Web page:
Filip Žoldák (HERRYS): Resi prices & demand sagging in Bratislava

Robert McLean

#cee, #proptech, #development a #architecture

Bratislava apartment sales have stagnated since Q2 this year, says Filip Žoldák, director of the real estate agency Herrys. Sagging prices mirror the slowdown in demand from consumers worried by the rapid rise in prices in everything from food to energy. The number of flats sold in Q3 was 40% down from a year before, according to Herrys, which reports that the average square meter now costs €3,868. That’s 13% more than in Q3 2021, but only 1.7% more than in Q2 2022.

There’s little sign of panic, however. “Nobody is forced to sell,” Žoldák told ThePrime, pointing out that on average, projects are 70% sold out. “None of the projects in Bratislava are decreasing prices, except for one that was offering an 8% discount until the end of November. If you want to buy, you have to do it at the normal price list price.”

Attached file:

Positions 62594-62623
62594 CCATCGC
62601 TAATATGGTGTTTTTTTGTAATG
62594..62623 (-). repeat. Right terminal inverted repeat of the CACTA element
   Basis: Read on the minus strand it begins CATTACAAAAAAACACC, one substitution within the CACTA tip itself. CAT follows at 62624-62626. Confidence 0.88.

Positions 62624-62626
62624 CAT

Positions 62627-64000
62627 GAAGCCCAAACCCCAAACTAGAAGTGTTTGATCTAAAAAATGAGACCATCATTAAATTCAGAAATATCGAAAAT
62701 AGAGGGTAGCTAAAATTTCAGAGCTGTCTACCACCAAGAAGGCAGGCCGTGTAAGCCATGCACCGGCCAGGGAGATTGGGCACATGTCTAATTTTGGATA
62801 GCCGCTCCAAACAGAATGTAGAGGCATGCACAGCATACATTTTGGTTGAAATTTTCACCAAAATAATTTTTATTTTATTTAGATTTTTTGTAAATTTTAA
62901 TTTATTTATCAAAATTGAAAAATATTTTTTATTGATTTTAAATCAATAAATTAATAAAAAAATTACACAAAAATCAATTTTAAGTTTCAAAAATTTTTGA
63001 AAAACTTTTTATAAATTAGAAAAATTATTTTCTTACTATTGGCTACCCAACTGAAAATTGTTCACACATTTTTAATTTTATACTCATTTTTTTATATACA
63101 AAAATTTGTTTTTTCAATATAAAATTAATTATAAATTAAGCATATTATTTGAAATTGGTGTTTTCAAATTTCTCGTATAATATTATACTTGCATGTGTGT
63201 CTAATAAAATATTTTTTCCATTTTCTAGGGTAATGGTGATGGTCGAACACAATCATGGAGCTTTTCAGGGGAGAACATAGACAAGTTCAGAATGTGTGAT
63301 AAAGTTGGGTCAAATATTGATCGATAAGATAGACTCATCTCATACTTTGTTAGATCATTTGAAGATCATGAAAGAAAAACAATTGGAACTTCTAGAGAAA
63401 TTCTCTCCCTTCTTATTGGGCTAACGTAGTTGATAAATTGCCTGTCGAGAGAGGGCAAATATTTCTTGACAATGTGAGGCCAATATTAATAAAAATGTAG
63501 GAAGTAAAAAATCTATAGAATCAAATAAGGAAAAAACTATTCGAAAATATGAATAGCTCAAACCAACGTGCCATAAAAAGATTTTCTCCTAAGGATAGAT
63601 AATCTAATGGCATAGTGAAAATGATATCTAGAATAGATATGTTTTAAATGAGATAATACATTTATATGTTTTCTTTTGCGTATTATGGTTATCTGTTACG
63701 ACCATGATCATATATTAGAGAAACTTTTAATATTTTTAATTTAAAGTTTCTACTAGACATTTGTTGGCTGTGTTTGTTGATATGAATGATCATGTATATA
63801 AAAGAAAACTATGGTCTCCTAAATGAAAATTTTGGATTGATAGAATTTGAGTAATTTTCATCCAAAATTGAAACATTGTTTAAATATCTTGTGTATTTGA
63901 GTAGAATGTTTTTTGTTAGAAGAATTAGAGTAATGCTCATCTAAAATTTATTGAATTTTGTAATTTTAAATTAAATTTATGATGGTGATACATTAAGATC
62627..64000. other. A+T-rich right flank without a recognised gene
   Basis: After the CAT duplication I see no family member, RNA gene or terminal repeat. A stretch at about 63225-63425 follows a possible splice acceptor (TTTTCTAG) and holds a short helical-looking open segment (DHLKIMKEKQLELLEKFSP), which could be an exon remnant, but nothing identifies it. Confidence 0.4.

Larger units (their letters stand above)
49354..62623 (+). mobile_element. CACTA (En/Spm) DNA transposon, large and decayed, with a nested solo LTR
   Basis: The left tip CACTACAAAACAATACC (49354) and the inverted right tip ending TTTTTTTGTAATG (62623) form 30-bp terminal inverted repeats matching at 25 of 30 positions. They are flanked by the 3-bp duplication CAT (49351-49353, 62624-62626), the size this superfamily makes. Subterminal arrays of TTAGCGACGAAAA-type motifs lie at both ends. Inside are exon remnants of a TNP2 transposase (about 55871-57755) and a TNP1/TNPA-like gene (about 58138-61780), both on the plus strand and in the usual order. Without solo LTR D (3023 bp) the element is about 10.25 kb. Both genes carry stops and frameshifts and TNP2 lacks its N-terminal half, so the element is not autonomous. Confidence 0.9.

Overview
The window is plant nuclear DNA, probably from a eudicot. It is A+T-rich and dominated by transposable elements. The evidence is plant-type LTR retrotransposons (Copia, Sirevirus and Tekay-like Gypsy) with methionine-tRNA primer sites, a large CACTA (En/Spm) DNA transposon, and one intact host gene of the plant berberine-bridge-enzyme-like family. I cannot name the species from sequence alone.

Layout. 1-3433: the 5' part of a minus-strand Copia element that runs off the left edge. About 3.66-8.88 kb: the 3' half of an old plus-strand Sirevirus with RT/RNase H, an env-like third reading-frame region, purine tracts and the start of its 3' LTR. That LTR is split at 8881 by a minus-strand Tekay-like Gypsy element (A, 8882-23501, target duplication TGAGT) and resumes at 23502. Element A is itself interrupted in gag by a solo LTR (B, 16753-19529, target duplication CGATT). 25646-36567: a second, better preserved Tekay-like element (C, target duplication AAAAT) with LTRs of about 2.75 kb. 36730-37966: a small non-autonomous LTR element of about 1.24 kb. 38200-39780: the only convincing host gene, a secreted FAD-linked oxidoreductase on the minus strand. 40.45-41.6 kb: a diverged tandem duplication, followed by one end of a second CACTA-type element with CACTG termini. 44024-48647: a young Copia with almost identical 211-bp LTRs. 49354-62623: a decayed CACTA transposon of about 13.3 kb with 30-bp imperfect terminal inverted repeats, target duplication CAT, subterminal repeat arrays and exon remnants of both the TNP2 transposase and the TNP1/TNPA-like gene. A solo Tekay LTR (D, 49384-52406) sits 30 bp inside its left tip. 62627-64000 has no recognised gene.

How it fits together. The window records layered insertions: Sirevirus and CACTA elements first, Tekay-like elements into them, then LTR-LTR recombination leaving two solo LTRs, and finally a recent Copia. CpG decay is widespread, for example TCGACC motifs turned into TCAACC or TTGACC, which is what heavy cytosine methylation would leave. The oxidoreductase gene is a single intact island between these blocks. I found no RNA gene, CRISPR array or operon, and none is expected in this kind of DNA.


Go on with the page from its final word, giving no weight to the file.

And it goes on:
With mortgage interest rates rising, it’s no surprise that LTV ratios are falling. Whereas until recently buyers were able to pick up flats by putting down just 20% deposits, 50% down payments are now standard. Žoldák says buyers are selling off real estate they currently own to finance the new one. “They’re upgrading,” he says. “Both in the primary and in the secondary market.”

Of the 342 flats sold in Q3, 166 were sold in Bratislava II. The next two closest were Bratislava IV and V, with 62 and 68 respectively. That doesn’t necessarily mean it’s the most popular place to live. “I think you could sell apartments anywhere, but you can’t get permits everywhere,” says Žoldák. “Developers look first at whether they can get permits. They’ll buy project land anywhere there’s potential to get permits and to begin building as soon as possible.”

The most popular flat sizes continue to be 2- and 3-bedroom units, while 4-room flats are more popular than those with just one. Žoldák says the pace of sales on the secondary market has slowed down dramatically, with prices actually falling. “Prices peaked in August,” he says. More dramatically, the supply of flats on the secondary market has doubled since March. And it’s not because sellers have flooded the market – it just takes longer to sell them.

“There aren’t more apartments being added to new supply, just a lower number being sold. Six months ago, it took us 30 days to sell a flat. Now it takes 60 days.”

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